Acoustic Detector and Generator
Original Publication Date: 1987-Apr-01
Included in the Prior Art Database: 2005-Feb-01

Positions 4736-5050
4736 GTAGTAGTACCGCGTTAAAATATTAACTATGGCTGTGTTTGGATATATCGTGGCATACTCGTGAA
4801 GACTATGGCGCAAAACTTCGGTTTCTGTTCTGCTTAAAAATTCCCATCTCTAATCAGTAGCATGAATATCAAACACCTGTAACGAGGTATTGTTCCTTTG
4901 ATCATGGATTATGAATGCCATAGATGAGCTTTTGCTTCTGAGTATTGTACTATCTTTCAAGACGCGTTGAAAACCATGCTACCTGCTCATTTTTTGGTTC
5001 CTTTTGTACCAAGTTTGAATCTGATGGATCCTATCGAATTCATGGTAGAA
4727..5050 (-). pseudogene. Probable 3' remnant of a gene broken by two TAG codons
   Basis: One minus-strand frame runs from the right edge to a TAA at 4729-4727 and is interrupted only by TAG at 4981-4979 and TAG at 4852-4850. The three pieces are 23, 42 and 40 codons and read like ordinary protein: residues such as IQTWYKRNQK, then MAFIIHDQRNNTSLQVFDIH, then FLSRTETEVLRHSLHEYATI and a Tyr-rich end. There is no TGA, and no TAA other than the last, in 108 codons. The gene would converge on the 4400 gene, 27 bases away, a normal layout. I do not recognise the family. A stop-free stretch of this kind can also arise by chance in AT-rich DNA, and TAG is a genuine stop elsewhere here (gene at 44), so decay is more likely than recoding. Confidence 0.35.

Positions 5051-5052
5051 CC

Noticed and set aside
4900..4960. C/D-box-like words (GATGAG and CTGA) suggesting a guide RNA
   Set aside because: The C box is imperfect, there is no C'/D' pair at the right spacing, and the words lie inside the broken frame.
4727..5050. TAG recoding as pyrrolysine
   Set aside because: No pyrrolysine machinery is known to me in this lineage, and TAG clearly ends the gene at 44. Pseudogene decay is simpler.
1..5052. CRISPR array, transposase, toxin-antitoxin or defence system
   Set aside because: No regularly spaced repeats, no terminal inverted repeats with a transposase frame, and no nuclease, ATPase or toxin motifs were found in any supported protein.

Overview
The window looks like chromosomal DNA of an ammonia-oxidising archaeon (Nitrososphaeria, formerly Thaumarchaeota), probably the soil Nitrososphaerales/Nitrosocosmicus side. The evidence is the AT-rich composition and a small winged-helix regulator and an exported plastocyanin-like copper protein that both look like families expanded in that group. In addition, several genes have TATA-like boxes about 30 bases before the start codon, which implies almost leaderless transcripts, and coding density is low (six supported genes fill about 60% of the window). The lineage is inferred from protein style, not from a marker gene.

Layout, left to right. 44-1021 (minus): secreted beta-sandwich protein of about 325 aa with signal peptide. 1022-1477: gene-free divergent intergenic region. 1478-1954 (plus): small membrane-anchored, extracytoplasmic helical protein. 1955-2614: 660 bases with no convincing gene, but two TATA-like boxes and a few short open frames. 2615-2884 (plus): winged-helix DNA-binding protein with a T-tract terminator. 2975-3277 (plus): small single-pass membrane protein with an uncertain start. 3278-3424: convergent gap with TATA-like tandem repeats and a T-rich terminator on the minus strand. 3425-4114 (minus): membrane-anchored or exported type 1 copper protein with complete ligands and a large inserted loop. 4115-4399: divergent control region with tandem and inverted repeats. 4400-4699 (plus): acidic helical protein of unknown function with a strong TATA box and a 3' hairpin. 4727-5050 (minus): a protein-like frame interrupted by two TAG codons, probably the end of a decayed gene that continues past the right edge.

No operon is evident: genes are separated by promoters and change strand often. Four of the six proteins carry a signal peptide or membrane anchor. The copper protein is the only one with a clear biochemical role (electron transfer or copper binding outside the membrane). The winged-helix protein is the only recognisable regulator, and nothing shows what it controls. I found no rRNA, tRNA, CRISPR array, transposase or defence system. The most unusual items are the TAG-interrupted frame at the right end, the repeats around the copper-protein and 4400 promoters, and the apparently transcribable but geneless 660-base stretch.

Acoustic detection on solid surfaces has gained much importance recently because of the increasing high-volume automated manufacturing, resulting in the necessity of nondestructive quality control methods at different stages. Acoustic detection is conventionally done by the use of transducers, for example, microphone, piezoelectric transducer, electromagnetic acoustic transducer, or optical detectors. However, all these conventional detectors suffer from a size limitation; i.e., their sensitive area is never smaller than a dimension on the order of 1 micron. This means that acoustic waves traveling ALONG a solid surface of wavelength shorter than 1 micron cannot be detected because the extended lateral size of the detector results in the "washing out" of the effects of "peaks" and "valleys", as explained in Fig. 1.